Following Institutional Review Board approval, blood was collected in heparinized tubes from consenting healthy donors. Plasma was separated by centrifugation at 3,000 rpm for 20 min, and lipoproteins were isolated by sequential ultracentrifugation using a Beckman TL-100 tabletop ultracentrifuge (Beckman, Palo Alto, CA) (29). Isolated lipoproteins were dialyzed against 0.3 mM EDTA in 1× PBS (pH 7.4) overnight and sterilized using 0.22 μm syringe filter. Protein concentration was estimated using the Bio-Rad DC Protein Assay Kit. LDL was acetylated using acetic anhydride (32), and acetylated LDL (AcLDL) was dialyzed overnight and sterilized using 0.22 μm syringe filter. Tagging AcLDL with 3H-cholesterol was done as previously described (33). Briefly, AcLDL (10 µg protein/ml) and 3H-cholesterol (0.25 µCi/ml) were coincubated in serum-free RPMI-1640 for 24 h at 37°C.
Cells were incubated with 3H-cholesterol/lyso-PC micelles, 3H-CE/lyso-PC micelles, and 3H-cholesterol-AcLDL for 24 h and then washed twice with 1× PBS and incubated with 25 µg/ml of native HDL for 4 h. Cell lipids were extracted using the Bligh and Dyer method (24), and 3H-cholesterol/3H-CE in the medium and in the cells was measured by liquid scintillation counter (MicroBeta2 Plate Counter; PerkinElmer, Waltham, MA). Efflux of free-3H-cholesterol from the cells into the medium was calculated as percent of the total 3H-cholesterol/3H-CE (sum of 3H counts in cells and in medium).
To analyze cellular cholesterol and CE, cells were incubated with 3H-cholesterol/lyso-PC and 3H-CE /lyso-PC micelles for the indicated times to a final specific radioactivity of 5,000 cpm/ml. Cellular lipids were extracted using the Bligh and Dyer method (34), run on TLC using hexane-diethyl ether-acetic acid (30:6:0.5, v/v/v) solvent system, and visualized with iodine vapors (35). Bands were identified by comparing with authentic standards, and TLC spots corresponding to cholesterol and CE were analyzed with liquid scintillation counter (MicroBeta2 Plate Counter; PerkinElmer).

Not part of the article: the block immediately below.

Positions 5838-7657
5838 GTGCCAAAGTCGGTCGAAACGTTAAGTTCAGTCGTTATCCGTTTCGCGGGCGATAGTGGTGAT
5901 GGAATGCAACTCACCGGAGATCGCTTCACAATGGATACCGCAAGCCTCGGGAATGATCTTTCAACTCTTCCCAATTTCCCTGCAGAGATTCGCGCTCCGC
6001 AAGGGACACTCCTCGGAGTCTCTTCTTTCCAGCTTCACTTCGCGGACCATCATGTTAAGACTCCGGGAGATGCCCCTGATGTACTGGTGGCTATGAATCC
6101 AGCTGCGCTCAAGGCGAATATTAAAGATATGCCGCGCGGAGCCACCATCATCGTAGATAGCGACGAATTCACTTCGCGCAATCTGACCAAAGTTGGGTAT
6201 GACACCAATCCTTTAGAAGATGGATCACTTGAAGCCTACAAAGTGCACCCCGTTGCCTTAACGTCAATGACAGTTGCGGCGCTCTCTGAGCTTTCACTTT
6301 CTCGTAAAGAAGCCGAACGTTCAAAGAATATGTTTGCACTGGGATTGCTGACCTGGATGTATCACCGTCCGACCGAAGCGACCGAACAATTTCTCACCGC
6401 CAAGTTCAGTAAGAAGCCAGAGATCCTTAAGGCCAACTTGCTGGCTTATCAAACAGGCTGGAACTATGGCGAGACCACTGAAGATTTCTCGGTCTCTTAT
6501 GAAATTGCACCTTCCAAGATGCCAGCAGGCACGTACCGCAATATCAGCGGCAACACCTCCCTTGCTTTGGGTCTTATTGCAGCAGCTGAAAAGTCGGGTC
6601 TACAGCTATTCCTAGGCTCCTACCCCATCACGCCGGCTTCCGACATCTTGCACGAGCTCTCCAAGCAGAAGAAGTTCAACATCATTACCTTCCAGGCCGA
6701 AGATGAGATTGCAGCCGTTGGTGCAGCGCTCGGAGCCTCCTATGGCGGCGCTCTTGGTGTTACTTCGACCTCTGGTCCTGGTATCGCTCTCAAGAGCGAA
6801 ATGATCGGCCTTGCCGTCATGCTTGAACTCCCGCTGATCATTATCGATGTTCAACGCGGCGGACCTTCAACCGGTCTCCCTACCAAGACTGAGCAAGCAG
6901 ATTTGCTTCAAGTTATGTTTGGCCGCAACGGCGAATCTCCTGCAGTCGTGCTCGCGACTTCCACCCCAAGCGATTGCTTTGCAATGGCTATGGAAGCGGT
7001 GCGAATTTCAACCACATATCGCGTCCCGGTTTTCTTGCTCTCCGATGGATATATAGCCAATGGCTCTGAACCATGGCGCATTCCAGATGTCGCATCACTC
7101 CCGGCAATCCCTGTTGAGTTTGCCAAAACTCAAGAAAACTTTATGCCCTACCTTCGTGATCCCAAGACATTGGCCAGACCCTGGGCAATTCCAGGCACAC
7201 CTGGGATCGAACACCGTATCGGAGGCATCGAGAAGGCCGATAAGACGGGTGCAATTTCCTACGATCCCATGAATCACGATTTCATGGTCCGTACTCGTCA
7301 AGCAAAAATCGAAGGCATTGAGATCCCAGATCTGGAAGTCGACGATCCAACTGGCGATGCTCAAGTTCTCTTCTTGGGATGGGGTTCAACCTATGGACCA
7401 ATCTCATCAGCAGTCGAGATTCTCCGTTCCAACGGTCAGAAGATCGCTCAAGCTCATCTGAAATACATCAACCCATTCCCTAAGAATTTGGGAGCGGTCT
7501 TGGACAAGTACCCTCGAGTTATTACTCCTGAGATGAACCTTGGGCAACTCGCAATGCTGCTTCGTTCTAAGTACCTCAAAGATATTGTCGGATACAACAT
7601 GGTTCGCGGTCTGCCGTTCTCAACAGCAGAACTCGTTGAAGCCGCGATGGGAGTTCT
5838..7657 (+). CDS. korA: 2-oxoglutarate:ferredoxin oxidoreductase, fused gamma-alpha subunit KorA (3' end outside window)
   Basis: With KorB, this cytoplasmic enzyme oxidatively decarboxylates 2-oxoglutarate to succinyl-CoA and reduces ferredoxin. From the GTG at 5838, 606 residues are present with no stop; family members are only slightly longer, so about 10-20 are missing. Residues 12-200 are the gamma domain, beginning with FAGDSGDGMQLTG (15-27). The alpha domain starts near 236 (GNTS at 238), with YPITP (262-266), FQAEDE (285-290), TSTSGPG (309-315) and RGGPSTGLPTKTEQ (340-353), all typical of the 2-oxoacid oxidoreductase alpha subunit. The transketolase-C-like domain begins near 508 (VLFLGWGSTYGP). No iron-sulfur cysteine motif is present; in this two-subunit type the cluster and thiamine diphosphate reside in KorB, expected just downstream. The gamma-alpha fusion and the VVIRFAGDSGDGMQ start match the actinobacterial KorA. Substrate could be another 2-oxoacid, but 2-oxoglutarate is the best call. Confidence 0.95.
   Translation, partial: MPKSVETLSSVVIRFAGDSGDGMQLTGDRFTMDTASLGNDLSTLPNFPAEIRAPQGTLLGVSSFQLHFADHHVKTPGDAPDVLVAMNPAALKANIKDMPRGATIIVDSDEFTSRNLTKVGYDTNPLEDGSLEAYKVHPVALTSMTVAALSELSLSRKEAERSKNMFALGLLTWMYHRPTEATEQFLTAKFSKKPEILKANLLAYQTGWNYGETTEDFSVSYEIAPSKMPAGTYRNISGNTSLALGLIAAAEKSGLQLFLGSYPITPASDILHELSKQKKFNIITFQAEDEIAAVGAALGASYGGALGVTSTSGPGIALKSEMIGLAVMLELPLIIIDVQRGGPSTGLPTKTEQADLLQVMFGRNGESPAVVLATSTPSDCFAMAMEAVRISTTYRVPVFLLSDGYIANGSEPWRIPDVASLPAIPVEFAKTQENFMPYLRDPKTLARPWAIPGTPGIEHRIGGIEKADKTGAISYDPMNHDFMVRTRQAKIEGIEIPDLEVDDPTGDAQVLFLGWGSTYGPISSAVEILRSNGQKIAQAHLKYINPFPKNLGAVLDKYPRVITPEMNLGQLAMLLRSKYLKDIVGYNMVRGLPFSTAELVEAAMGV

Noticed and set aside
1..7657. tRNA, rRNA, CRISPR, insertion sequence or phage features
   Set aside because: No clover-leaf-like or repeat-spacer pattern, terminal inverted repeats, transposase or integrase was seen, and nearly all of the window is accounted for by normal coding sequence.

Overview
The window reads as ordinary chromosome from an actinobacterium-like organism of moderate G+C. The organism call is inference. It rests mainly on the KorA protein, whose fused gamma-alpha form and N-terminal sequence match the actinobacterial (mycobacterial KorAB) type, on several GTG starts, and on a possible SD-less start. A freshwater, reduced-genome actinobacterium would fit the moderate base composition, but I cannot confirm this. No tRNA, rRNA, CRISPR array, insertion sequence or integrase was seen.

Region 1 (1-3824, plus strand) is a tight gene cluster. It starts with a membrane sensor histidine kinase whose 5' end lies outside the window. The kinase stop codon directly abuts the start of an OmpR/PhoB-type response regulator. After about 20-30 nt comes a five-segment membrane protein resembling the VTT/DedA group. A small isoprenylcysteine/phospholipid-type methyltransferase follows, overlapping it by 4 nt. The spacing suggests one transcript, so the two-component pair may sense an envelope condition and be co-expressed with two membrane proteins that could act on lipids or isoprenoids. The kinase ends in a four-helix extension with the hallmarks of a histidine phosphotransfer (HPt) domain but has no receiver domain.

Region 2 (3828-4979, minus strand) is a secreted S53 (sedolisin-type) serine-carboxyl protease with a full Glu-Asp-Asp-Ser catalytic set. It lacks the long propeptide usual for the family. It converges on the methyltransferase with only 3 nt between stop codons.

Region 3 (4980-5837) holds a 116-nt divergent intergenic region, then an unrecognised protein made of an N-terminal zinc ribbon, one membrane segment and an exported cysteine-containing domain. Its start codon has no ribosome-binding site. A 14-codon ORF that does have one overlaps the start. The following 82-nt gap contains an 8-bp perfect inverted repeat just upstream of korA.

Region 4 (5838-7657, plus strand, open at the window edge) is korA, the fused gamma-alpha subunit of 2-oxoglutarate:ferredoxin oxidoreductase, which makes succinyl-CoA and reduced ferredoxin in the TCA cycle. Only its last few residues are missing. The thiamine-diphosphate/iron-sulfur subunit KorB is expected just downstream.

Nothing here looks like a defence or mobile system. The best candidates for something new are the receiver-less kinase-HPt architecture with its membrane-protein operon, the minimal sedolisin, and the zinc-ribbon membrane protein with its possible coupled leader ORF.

Lyso-PC metabolism was analyzed using 14C-choline-lyso-PC, synthesized from 14C-choline chloride as previously described (29). Cells were incubated for the indicated times with 14C-choline-lyso-PC/cholesterol micelles, 14C-choline-lyso-PC/CE micelles, and 14C-choline-lyso-PC micelles to a final specific activity of 5,000 cpm/ml. Cell lipids were extracted using the Bligh and Dyer method (34). The aqueous and chloroform phases were separated and dried under a stream of nitrogen. The chloroform phase was analyzed by TLC using chloroform-methanol-water (65:35:6, v/v/v) solvent system and visualized with iodine vapors to identify the lipids by comparing with authentic standards of PC, sphingomyelin, and lyso-PC. The appropriate TLC spots were then analyzed using autoradiography phosphor screen/Cyclone Plus and OptiQuant software (PerkinElmer). The aqueous phase was analyzed by TLC using a solvent system of 0.5% NaCI/methanol/acetic acid (25:75:0.5, v/v/v) (36), visualized by exposure to iodine vapors and compared with authentic standards of choline, acetylcholine, phosphocholine, glycerophosphocholine, and CDP-choline. The plate was analyzed as described above. Radioactivity data were expressed as percent of total radioactivity in the cell lipid fraction for cholesterol, CE, and lipid-soluble choline metabolites, and as percent of total radioactivity in the cell aqueous fraction for water-soluble choline metabolites.
TLC bands of interest were cut according to authentic standards and compounds extracted using water-methanol (30:70, v/v). Ammonium acetate in acetonitrile-water (50:50, v/v) was added to the samples to 100 mM final concentration. The samples were analyzed using the Flexar FX-15 ultra-high-performance liquid chromatograph coupled to Axion2ToF MS (Perkin-Elmer) as previously described (37), with some modifications. MS and chromatographic conditions are detailed in supplementary Methods. From the acquired data, the extracted ion chromatograms (EICs) corresponding to choline (m/z 104.1075), acetylcholine (m/z 146.1181), CDP-choline (m/z 489.1146), phosphocholine (m/z 184.0738), and glycerophosphocholine (m/z 258.1101) ions were extracted with 100 ppm extraction window. EIC areas with retention times corresponding to the authentic standards were calculated. The EICs of acetycholine and CDP-choline were absent in all lanes, and only trace amounts were detected.